Mythology & Beliefs: Manes
In Greek and Roman Mythology, Manes were souls of dead Romans, particularly of ancestors.
Manes in Greek and Roman Biography and Mythology
i.e. " the good ones" [MANA], is the general name by which the
Romans designated the souls of the departed; but as it is a
natural tendency to consider the souls of departed friends as
blessed spirits, the name of Lares is frequently used as
synonymous with Manes, and hence also they are called dii
Manes, and were worshipped with divine honours. (Cic. de Leg.
2.9, 22; Apul. de Deo Socrat. ; August. de Civ. Dei, 8.26,
9.11; Serv. ad Virg. Aen. 3.63, 168; Ov. Fast. 2.842; Hor.
Carm. 2.8.9.) At certain seasons, which were looked upon as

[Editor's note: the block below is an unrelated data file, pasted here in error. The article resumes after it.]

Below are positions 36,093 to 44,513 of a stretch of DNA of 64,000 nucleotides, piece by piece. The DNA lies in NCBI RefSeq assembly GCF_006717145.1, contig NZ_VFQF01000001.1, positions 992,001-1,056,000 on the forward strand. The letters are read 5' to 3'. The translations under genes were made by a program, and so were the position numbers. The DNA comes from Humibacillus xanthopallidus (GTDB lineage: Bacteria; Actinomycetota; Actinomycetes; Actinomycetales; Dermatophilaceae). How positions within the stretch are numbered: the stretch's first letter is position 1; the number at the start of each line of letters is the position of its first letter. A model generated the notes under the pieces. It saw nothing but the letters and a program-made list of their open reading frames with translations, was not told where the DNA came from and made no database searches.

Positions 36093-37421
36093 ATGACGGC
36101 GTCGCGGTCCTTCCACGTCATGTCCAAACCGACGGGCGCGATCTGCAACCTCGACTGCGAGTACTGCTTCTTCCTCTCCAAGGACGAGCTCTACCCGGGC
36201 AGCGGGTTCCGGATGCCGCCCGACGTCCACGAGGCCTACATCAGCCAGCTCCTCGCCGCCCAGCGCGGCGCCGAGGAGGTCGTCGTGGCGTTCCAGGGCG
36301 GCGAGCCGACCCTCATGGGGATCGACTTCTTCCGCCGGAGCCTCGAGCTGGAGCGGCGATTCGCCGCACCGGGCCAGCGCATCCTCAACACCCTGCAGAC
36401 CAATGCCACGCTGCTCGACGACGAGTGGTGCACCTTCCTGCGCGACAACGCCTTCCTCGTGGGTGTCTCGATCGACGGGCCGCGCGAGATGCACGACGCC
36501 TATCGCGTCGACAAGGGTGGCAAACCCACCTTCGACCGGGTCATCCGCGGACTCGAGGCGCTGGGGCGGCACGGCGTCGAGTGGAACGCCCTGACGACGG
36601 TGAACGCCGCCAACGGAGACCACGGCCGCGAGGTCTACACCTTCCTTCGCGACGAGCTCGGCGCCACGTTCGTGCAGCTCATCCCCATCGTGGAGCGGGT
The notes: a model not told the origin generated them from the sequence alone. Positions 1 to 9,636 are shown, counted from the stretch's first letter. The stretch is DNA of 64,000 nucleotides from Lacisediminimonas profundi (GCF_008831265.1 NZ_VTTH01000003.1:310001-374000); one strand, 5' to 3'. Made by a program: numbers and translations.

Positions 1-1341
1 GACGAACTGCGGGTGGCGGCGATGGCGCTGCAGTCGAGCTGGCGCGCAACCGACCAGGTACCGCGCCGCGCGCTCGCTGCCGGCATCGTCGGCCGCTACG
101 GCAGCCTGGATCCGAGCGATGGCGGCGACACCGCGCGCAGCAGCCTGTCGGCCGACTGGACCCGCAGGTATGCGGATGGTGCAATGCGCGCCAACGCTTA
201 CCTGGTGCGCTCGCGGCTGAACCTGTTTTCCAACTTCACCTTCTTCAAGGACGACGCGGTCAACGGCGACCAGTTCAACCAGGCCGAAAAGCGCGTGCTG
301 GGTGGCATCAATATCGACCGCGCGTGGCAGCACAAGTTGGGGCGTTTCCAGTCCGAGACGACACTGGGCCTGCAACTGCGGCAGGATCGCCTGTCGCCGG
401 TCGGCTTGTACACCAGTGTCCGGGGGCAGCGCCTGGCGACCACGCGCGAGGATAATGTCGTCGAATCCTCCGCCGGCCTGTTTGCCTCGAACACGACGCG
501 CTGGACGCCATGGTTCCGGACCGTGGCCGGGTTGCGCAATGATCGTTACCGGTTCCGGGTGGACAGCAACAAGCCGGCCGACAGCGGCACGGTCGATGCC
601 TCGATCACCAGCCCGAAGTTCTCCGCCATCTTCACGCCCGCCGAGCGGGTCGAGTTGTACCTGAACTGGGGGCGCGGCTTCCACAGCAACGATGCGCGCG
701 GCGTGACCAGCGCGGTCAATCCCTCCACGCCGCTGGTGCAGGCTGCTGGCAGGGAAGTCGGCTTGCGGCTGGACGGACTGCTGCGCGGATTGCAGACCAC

sacred days (feriae denicales), sacrifices were offered to the
spirits of the departed with the observance of various
ceremonies. But an annual festival, which belonged to all the
Manes in general, was celebrated on the 19th of February,
under the name of Feralia or Parentalia, because it was more
especially the duty of children and heirs to offer sacrifices
to the shades of their parents and benefactors. (Ov. Fast.
2.535; Tertull. Resur. Carn. 1.) - A Dictionary of Greek and
Roman biography and mythology, William Smith, Ed.
Manes in Wikipedia
In ancient Roman religion, the Manes or Di Manes are chthonic
deities sometimes thought to represent the souls of deceased
loved ones. They were associated with the Lares, Genii, and Di
Penates as deities (di)) that pertained to domestic, local,
and personal cult. They were honored during the Parentalia and
Feralia in February.
Latin spells of antiquity were often addressed to The Manes,
who were the spirits of deceased ancestors....
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